Politicians can be a thin-skinned bunch. You'd think they'd let insults roll off their backs given how much power they have over the lives and livelihoods of others. But if you have all that power, why bother letting insults roll of your back when you can use that power to disproportionately punish people?
Jim Ardis, mayor of Peoria, Illinois, ordered police to track down whoever was responsible for a parody Twitter account mocking him.
As a result, police raided a West Bluff home, seized property, and detained three people for questioning. The Twitter account, @PeoriaMayor, has been suspended. According to the Journal Star, the account had all of 50 posts and an equal number of followers. The Twitter profile apparently did not initially indicate that it was a parody account, but added that label in early March.
The label was hardly necessary, though, to prevent reader confusion. The Journal Star explains that "police were informed of the account by Ardis on March 12. The tweets implied 'Mayor Ardis utilizes illegal drugs, associates with prostitutes and utilized offensive inappropriate language,' according to an affidavit filed for the warrant." Who would actually believe such tweets were coming from the mayor? Well, maybe residents of Toronto.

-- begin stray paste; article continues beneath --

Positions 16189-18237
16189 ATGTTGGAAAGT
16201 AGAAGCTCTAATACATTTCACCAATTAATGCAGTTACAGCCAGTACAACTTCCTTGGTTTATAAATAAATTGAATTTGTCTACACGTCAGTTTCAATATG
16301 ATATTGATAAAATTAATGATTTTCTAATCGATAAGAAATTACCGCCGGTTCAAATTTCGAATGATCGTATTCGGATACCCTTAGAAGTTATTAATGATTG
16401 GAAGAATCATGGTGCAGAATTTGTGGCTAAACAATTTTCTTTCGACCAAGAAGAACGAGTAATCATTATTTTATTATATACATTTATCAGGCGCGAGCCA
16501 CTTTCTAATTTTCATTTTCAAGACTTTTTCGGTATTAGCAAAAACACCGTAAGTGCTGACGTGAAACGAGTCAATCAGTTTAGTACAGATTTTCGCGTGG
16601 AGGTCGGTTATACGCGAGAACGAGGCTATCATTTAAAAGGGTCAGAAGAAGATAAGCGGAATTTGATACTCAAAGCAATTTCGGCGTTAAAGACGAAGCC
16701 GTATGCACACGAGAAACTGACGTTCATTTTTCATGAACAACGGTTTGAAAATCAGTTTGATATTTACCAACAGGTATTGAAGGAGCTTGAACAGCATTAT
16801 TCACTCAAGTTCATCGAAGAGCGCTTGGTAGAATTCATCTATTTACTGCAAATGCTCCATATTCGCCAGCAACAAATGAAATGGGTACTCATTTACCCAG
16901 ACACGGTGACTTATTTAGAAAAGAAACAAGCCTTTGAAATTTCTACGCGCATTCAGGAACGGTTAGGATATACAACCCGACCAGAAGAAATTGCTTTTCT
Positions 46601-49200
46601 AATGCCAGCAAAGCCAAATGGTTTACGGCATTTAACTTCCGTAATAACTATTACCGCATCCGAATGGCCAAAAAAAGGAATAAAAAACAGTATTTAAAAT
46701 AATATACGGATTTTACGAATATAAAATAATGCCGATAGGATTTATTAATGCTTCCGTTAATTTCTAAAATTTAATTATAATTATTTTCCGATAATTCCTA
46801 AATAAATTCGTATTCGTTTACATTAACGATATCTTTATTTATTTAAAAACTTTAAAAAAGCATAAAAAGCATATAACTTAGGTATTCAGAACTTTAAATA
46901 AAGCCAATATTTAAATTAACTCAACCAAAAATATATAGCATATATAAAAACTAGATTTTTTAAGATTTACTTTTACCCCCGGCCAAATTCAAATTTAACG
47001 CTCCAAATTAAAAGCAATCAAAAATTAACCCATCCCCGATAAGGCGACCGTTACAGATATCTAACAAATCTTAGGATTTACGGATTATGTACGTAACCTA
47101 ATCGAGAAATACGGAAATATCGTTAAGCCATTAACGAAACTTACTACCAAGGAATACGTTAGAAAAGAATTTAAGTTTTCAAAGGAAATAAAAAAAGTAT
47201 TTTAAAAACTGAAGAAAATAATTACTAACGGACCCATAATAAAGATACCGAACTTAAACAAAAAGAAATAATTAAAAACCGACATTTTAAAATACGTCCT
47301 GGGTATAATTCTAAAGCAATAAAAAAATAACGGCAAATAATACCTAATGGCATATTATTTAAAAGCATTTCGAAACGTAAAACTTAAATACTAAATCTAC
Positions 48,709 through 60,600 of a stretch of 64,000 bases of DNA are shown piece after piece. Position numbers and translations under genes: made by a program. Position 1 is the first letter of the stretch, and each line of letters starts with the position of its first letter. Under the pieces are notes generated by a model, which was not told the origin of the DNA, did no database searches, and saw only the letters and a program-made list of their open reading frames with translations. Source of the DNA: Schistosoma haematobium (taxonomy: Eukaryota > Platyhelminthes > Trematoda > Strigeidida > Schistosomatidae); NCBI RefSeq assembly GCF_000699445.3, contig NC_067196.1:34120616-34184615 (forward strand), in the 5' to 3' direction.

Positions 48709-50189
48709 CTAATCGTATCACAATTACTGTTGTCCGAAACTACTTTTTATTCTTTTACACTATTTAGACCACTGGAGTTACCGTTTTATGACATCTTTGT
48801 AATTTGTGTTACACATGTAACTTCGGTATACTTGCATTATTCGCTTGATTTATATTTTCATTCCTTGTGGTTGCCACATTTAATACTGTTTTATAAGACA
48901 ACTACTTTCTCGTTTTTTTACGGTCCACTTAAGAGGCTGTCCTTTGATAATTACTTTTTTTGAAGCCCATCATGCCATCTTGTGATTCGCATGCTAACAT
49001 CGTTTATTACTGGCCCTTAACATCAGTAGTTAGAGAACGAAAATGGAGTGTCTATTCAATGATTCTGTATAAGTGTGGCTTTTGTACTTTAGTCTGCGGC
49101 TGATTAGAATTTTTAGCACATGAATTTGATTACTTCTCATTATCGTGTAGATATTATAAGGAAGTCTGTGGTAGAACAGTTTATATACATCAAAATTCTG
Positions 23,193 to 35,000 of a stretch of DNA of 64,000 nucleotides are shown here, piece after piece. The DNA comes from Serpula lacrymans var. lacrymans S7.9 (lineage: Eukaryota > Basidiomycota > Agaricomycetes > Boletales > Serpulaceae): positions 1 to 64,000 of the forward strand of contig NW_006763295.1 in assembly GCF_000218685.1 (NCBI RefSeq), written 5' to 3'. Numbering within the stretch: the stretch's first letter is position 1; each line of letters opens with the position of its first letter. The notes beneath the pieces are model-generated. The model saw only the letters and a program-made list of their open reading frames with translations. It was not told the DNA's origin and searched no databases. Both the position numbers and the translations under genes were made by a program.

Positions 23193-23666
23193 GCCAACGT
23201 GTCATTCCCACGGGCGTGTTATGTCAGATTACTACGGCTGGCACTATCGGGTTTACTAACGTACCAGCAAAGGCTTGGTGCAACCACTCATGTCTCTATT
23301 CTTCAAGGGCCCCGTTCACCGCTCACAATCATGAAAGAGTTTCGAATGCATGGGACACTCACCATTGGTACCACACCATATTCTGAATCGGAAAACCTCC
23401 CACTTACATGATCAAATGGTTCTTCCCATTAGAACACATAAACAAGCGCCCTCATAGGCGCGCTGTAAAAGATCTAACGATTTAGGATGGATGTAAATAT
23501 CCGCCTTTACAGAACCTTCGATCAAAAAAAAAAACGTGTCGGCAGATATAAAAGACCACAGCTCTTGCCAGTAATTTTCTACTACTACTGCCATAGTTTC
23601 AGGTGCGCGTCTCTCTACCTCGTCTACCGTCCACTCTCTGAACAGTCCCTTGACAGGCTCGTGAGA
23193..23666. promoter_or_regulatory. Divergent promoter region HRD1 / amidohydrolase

Nevertheless, police raided this home and intend to charge whoever was responsible for the account for false impersonation of a public official. The police chief also doesn't think it was obvious the account was a parody and thinks the impersonator "went to great lengths to make it appear it was actually from the mayor."
In the end, they didn't arrest anybody for running the Twitter account, but they did charge a guy with possession of marijuana and drug paraphernalia, so that should allow them to justify the whole thing. They seized all things digital, including iPhones and two Xboxes. Hope nothing goes missing from the evidence locker! (To the Peoria police chief: That was a joke.)
And of course, in the comments under one of the Journal Star stories, somebody has registered as "Not Jim Ardis" to engage in more mockery, including posting a picture of the mayor with a tiny Hitler mustache. There's also a new Twitter account. There is even less chance of victory in the war against parody than there is in the war on drugs.
UPDATE: Over at Vice, Justin Glawe knows the people involved in the parody account and reports on their fears. He also highlights some of the problems with the police department there. It's worth a read.